South Korea Real Estate
Over the past two years, the South Korean government implemented a series of measures to stabilize the real estate market and make it more transparent. These changes had major impacts on the behavior of landlords and tenants, and rents in Seoul and its surrounding areas have skyrocketed.
Under the new real estate measures, the tax burden on multiple-home owners increased drastically and it has become untenable for many homeowners to have more than one property. As landlords struggle to pay the heavy taxes, some raised rents accordingly, while others decided to sell or move into their own properties. The measures also capped increases of jeonse (key money deposit) at 5% and allowed tenants to extend their two-year contracts for another two years unless landlords move into the properties themselves. This prompts landlords to bump up jeonse prices before being tied to contracts that could last for 4 years. It also reduces the supply of jeonse units, which ultimately increases the demand for monthly rent units, thereby increasing rents.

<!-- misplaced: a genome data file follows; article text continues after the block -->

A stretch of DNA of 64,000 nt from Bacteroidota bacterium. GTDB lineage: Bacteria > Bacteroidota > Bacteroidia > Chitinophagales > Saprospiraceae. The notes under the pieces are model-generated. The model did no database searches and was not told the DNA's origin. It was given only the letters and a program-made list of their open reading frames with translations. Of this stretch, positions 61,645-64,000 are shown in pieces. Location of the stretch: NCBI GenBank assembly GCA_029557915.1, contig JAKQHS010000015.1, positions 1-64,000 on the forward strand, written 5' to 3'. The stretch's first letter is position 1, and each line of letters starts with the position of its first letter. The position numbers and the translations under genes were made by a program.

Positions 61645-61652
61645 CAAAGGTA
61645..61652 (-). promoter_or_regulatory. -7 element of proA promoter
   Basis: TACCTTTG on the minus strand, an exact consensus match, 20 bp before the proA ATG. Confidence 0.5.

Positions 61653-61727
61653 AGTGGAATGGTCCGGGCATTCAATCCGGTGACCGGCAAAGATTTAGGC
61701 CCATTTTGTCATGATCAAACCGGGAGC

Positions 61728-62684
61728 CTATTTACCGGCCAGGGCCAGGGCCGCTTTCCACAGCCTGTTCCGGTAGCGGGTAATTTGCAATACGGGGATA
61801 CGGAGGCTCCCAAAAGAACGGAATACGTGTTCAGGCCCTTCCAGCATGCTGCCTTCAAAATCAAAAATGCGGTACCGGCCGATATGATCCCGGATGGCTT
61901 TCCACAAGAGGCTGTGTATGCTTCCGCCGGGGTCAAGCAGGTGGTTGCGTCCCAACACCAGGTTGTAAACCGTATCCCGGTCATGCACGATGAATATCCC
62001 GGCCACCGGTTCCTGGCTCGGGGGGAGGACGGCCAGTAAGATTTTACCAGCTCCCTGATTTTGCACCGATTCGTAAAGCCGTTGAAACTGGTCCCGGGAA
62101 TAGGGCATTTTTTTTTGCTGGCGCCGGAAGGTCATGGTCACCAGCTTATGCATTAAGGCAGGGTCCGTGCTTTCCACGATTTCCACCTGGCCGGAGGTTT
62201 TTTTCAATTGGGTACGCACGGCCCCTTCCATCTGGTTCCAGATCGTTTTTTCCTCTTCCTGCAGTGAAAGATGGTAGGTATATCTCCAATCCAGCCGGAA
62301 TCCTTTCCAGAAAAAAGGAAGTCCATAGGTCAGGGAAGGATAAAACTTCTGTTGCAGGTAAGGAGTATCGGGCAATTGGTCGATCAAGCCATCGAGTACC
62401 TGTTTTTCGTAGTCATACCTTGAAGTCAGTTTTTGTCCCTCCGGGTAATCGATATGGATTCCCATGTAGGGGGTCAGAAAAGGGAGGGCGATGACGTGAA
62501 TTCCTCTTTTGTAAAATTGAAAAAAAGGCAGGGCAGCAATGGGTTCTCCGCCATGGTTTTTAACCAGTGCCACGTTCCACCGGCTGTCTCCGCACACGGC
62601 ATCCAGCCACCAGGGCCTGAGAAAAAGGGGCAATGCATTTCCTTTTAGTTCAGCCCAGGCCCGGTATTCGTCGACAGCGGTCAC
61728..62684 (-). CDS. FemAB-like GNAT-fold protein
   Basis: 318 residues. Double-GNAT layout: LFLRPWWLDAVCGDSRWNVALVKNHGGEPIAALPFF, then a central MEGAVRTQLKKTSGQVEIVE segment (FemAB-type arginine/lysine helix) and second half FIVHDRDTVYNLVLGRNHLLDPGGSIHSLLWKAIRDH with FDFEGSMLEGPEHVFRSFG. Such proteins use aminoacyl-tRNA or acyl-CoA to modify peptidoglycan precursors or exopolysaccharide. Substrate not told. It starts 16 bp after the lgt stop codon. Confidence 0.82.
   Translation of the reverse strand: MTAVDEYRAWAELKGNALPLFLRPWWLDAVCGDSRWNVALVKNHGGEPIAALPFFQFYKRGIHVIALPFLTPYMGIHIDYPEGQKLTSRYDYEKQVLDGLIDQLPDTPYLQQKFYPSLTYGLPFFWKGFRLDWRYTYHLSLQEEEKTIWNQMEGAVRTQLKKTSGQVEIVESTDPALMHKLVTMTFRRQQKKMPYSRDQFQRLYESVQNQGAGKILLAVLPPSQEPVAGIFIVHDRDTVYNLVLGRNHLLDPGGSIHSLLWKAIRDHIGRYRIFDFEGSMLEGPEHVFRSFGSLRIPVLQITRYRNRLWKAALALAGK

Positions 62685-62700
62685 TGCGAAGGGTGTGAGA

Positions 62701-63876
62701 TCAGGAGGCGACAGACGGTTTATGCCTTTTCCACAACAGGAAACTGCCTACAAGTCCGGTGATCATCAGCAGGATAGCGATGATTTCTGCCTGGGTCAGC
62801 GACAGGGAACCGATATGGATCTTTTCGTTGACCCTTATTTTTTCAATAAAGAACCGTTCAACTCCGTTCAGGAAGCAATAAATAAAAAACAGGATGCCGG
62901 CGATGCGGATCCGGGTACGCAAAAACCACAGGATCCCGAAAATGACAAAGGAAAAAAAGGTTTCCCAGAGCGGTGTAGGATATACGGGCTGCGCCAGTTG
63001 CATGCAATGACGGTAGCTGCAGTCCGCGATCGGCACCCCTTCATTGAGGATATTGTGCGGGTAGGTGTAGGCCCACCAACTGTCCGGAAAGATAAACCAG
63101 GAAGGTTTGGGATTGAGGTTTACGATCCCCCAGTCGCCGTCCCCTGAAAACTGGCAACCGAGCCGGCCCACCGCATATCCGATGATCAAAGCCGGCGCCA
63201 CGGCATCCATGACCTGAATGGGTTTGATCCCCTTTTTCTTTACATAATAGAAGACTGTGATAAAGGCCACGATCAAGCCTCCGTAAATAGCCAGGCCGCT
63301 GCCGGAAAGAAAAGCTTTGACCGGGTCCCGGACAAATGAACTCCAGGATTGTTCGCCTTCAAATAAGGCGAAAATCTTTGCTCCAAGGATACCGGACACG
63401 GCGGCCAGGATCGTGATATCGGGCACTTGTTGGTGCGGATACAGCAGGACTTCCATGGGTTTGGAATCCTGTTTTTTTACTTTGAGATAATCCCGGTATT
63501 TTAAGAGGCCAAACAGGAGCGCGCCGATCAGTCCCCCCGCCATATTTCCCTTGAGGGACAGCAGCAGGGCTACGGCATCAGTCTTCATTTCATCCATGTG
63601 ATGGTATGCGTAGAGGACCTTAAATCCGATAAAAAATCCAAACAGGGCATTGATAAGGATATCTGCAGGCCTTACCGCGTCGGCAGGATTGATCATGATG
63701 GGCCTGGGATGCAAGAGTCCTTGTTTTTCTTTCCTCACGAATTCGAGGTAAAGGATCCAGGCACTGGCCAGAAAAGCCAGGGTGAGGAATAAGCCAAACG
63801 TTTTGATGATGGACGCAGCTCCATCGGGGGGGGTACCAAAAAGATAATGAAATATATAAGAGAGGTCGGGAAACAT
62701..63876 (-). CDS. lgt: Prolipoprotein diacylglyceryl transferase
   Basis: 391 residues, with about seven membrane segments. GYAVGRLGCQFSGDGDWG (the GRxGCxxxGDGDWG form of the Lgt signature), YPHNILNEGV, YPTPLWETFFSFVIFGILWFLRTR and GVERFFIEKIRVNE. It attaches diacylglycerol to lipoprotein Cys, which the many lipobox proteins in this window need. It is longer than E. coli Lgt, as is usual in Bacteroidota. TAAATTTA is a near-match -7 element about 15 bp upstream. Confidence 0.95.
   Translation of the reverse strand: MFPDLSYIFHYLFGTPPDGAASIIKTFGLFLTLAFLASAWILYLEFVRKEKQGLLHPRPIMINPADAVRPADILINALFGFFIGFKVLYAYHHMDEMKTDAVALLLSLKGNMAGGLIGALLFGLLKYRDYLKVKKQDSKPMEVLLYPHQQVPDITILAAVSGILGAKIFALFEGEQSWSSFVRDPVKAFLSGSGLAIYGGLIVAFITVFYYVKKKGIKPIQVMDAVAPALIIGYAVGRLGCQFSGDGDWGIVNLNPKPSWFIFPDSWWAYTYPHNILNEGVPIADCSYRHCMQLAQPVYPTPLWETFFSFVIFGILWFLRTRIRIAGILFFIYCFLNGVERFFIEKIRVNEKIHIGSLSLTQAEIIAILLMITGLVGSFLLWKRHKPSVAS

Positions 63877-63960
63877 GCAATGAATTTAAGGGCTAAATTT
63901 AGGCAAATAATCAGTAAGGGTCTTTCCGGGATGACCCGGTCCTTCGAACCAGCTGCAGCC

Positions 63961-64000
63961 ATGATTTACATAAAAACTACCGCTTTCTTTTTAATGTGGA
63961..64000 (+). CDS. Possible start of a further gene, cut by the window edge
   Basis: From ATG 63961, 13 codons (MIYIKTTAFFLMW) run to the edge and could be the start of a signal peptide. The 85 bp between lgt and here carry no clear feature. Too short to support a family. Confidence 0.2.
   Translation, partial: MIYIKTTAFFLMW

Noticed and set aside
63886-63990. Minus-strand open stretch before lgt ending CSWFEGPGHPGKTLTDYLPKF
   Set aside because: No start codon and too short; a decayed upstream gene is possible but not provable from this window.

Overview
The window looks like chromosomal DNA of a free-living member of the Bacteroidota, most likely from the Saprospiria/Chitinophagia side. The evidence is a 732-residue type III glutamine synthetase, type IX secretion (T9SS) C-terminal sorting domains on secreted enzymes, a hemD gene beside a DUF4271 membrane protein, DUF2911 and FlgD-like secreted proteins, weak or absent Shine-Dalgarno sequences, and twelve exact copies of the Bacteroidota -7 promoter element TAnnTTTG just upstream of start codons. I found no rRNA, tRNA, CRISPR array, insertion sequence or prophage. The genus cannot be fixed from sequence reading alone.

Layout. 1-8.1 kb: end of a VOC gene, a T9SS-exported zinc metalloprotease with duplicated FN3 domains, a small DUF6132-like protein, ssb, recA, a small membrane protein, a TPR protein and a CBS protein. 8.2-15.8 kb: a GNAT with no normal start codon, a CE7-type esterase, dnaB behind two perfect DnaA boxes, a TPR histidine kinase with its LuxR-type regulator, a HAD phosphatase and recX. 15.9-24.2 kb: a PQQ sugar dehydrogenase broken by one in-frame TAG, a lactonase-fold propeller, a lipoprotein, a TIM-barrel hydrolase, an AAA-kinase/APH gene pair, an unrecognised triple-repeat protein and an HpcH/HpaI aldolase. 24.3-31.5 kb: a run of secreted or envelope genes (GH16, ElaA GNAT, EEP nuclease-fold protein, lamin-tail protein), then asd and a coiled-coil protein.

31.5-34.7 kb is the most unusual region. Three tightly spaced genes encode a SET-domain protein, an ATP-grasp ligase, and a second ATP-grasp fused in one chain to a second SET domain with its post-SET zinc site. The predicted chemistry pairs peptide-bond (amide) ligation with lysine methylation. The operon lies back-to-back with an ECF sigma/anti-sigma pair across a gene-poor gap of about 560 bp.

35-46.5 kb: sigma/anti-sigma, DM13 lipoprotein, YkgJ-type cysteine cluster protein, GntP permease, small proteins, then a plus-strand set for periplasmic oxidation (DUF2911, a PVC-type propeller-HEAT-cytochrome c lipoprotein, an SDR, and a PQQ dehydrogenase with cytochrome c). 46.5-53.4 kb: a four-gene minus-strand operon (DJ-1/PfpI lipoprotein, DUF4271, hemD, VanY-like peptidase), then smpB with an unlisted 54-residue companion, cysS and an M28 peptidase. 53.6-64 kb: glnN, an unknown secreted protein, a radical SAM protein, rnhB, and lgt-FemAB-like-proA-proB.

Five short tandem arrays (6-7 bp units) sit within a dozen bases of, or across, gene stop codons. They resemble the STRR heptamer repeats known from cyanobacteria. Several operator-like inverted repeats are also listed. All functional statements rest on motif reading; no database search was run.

The competition among tenants is so fierce that holding deposits were introduced, which, according to sources, is unprecedented in the expatriate market. In order to secure a rental property, tenants may have to pay a holding deposit, which is usually around 1 to 5 million KRW.
Sources also noted that expatriates may have no choice but to consider adopting a different rental system soon. There are currently three rental systems in Seoul: jeonse (key money deposit), wolse (monthly payment plus deposit), and kalse (full payment up front, no deposit). Expatriates typically pay for the full lease up front to avoid paying a large lump sum deposit. Nevertheless, more landlords now prefer wolse over kalse, as they can have a lower tax liability and receive a big chunk of money at once with wolse contracts. Also, since expatriate supply has become very limited, assignees may need to look at options in the local market, which mostly use jeonse and wolse contracts. If expats insist on signing contracts on kalse terms only, they will not be able to compete with local tenants.
Please see Kathy’s blog on rental payment systems in South Korea for more details.
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